Although WMATA's provision of mass transit is generally considered a proprietary function that would not be protected by sovereign immunity, Qasim v. Washington Metro. Area Transit Authority, 455 A.2d 904, 906 (D.C.), cert. denied, 461 U.S. 929, 77 L. Ed. 2d 300, 103 S. Ct. 2090 (1983), WMATA contends that plaintiff is challenging a design and planning choice and that such a policy choice is a protected governmental or discretionary function. Defendant asserts that the design of a WMATA bus, including the choice of glass to be installed on the bus, involves evaluating various types of glass with distinct qualities that are responsive to different safety and design concerns and choosing among many glazing options. In selecting glass for its buses, WMATA says it must also consider current and projected bus purchase budgets in conjunction with the demand for bus services and the impact of cost on future revenue needs. Def. Reply, Cowger Aff. PP 5, 6. WMATA maintains, therefore, that such decisions involve political, economic and social policy determinations that are cloaked by the protective mantle of sovereign immunity.

 Under established case law WMATA is correct that such design decisions are protected by sovereign immunity. See, e.g., Dant v. District of Columbia et al., 264 U.S. App. D.C. 284, 829 F.2d 69, 73 (D.C. Cir. 1987) (WMATA immune from claims for negligent design of fare collection system); Simpson v. Washington Metro. Area Transit Authority, 688 F. Supp. 765, 767 (D.D.C. 1988) (WMATA immune from suit challenging design decision regarding the size of the gap between platform and subway train); Nathan v. Washington Metro. Area Transit Authority, 653 F. Supp. 247, 248 (D.D.C. 1986) (WMATA immune from suit regarding planning decisions concerning design, location, and construction of stairwell at Metro station); McKethean v. Washington Metro. Area Transit Authority, 588 A.2d at 716 (1991) (design and placement of bus stop are governmental functions immune from tort liability).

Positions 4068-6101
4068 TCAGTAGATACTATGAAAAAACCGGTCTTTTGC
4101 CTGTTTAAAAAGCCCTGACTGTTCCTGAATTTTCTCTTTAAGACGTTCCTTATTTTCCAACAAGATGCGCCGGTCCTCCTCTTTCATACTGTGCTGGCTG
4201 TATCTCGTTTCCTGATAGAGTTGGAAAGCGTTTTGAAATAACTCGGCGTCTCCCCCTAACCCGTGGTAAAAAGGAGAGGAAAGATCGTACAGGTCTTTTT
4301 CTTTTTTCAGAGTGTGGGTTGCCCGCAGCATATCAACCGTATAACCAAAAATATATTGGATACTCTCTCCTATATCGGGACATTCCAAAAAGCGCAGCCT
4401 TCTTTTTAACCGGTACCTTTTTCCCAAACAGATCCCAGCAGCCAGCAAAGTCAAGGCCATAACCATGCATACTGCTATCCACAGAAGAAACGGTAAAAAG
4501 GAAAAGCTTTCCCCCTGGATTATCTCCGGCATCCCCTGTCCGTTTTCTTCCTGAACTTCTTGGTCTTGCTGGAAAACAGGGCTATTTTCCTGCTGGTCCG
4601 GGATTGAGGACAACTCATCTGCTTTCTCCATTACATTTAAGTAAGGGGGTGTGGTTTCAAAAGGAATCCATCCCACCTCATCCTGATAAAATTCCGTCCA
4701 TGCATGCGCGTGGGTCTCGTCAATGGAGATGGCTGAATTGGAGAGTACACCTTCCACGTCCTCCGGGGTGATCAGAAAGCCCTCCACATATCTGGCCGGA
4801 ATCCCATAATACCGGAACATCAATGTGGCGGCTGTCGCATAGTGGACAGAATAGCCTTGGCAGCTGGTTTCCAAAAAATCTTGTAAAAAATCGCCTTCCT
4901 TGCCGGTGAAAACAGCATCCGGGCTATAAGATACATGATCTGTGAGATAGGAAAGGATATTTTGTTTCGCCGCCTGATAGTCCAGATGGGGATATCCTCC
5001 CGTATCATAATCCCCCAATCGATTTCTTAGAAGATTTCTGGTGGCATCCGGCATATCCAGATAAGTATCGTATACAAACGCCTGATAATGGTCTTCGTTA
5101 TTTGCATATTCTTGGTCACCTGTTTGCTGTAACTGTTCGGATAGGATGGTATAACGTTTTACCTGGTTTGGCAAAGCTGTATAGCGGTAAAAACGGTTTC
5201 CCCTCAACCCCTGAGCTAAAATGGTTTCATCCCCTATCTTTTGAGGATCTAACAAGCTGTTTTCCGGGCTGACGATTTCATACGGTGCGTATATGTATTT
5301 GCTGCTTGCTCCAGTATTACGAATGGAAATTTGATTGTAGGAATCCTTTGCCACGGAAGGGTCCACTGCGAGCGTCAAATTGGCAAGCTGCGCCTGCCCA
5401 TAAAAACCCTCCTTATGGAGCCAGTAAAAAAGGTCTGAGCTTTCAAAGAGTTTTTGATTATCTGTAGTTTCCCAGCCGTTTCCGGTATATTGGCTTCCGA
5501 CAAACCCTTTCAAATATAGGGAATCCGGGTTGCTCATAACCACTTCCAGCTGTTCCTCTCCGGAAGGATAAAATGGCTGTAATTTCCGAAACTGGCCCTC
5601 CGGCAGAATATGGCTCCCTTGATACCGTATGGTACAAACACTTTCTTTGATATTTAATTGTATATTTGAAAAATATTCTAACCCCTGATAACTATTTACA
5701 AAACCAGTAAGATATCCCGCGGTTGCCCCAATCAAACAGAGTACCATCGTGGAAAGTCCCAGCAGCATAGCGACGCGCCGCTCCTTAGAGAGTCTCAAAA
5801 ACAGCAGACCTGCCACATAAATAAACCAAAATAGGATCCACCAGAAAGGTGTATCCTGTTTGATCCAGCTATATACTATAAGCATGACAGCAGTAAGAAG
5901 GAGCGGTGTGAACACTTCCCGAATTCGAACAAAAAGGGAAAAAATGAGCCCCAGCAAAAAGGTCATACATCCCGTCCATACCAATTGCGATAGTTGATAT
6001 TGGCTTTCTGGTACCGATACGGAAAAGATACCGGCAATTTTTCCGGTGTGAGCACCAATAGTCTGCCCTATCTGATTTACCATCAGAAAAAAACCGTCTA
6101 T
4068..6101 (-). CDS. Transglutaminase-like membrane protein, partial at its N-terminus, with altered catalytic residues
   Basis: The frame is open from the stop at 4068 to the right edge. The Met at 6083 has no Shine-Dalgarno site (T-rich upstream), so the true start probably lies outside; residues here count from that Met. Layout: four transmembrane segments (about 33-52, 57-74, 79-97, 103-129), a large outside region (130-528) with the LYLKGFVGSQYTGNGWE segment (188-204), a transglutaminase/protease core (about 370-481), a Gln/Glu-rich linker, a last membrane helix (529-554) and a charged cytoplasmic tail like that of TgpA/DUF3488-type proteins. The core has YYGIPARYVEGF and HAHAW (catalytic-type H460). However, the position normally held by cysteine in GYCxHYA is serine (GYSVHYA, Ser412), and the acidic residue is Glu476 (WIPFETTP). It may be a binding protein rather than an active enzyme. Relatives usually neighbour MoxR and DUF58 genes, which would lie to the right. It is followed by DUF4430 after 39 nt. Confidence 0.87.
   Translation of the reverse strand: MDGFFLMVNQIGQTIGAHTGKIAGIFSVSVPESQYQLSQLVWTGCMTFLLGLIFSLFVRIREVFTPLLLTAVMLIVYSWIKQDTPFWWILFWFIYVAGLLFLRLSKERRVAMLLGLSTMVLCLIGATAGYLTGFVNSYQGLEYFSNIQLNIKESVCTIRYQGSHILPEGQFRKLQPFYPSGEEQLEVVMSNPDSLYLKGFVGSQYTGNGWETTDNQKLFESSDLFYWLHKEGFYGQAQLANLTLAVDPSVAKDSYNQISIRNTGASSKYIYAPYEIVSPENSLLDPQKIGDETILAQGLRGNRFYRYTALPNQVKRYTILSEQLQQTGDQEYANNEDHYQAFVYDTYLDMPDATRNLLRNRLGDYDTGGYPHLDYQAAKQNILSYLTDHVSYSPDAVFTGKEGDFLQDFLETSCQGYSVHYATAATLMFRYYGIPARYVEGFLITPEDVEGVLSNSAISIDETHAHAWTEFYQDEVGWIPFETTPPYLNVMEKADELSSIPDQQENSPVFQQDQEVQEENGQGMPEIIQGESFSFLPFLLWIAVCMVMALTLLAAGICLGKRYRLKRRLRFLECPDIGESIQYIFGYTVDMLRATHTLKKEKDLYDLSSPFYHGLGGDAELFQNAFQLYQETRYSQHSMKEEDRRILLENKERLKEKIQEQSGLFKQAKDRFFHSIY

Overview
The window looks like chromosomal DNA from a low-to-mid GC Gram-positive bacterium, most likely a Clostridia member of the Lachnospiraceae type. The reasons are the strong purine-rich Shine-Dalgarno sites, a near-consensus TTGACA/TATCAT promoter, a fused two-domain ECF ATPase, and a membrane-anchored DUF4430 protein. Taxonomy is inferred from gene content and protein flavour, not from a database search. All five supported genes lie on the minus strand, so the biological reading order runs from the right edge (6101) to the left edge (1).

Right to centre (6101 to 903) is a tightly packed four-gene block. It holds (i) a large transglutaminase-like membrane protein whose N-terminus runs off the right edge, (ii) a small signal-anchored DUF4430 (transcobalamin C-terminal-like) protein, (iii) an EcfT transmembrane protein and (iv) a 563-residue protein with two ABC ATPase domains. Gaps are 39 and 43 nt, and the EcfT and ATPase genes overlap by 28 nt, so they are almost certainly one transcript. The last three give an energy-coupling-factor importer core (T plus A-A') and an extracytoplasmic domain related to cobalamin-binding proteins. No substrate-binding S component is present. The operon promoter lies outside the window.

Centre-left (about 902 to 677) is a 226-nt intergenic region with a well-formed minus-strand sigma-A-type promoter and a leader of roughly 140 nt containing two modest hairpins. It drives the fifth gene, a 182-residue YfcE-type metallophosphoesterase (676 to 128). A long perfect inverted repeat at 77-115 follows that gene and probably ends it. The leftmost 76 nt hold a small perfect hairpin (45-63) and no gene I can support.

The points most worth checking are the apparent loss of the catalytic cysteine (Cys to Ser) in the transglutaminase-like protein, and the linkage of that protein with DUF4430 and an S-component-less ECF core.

Plaintiff argues that while a policy decision respecting design may be cloaked by sovereign immunity, the negligent implementation of such a policy decision is subject to challenge. He cites Gillot v. Washington Metro. Area Transit Authority, 507 F. Supp. 454 (D.D.C. 1981) (challenge to security procedures employed by WMATA as operator of parking lot are not barred by governmental immunity), Dant v. District of Columbia et al., 829 F.2d at 75 (claim can be maintained for faulty operation and maintenance of farecard system), and Washington Metro. Area Transit Authority v. O'Neill, 633 A.2d 834, 838-39 (D.C. 1993) (driver's failure to follow WMATA safety directives is actionable negligence). Plaintiff contends that WMATA negligently failed to install glass that conformed with District of Columbia Municipal Regulations or American National Standard Institute (ANSI) requirements for safety glass for installation on buses. He maintains that such negligent failure is not protected by sovereign immunity.